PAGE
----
The briefing calls for a shift to a strategy of peace enforcement, starting as early as this month, that would emphasize "balanced targeting" of fighters from all sects and protecting the population from "any and all threats," including, if necessary, Iraqi security forces. It describes the Iraqi local and national police as sectarian and untrustworthy forces that need overhauling or disbanding. ...

The briefing's authors -- one military and one civilian -- emphasized that their unclassified report was intended for internal discussion only. They requested anonymity because of the sensitivity of their positions with the military division that oversees Baghdad, and they said their perspective is drawn from conditions in Baghdad rather than from Iraq as a whole.

A copy of the briefing was given to the U.S. commander for Baghdad, Army Maj. Gen. Joseph F. Fil Jr., and to Petraeus.


The Washington Post article also mentions the new classified Joint Campaign Plan:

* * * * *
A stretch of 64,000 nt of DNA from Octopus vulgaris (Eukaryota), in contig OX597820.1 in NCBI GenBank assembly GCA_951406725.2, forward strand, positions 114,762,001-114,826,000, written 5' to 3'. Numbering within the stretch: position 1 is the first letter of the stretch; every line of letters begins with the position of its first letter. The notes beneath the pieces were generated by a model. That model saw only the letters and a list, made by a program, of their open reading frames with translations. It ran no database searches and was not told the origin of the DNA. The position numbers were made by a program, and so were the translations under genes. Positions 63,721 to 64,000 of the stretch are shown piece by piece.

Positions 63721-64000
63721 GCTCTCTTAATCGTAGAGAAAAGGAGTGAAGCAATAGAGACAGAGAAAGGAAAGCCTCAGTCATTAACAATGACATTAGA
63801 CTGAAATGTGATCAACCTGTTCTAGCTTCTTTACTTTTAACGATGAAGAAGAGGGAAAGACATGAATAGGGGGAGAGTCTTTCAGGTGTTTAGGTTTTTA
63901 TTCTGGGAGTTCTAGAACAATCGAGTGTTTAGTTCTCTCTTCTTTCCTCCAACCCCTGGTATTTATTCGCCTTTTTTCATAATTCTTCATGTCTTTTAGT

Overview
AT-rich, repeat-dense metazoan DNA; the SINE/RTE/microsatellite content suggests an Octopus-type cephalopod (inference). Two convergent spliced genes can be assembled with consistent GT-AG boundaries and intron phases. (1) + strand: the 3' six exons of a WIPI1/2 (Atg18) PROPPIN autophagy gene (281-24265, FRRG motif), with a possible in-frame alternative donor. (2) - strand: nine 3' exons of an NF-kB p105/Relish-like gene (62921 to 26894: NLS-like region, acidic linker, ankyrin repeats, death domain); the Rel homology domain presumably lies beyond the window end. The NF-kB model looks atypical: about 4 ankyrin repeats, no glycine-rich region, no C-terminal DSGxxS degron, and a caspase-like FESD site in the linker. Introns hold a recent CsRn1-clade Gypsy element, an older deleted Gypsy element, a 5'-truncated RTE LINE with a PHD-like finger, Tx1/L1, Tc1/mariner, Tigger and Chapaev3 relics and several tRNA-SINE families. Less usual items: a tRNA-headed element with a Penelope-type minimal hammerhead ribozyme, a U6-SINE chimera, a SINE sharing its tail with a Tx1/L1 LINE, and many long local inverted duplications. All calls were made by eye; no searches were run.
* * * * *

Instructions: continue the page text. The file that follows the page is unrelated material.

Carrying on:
A campaign plan adopted this summer by Petraeus and U.S. Ambassador Ryan C. Crocker departed from the idea that the Iraq conflict is simply a counterinsurgency that requires wholesale support for the government.

"What we did with the campaign plan is recognize that you can't do unconditional support of the government," said a senior military official involved with planning in Iraq. "There are certain elements that are interested in a sectarian agenda."

2 Comments:

Blogger Meatball One said...

Spot on, Effman. That indeed is what appears to be up.

Non-U.S. emissaries of decent civilian rank are descending on Iraq like Russian skanks and Gazprom goons to the Riviera, all under the guise of examining the this' & thats of crap like...hmm - refugee issues.

In fact I believe they are in town to assess the potential for pitching in with killable assets for a peace keeping mission (as opposed to a peace making mission!)But for peace keeping missions to be signed up for there must exist sellable semblances of relative peace!

This is one of the significant (unofficial) reasons why countries such as Sweden are re-examing their current-ish positions of granting blanket amnesty to those lucky Iraqi bastards that pull off sneaking out of McHell and into Fortress Welfare-Ville. They are out to assist the U.S. by independently claiming a state of good-enuff peace in Babylonia.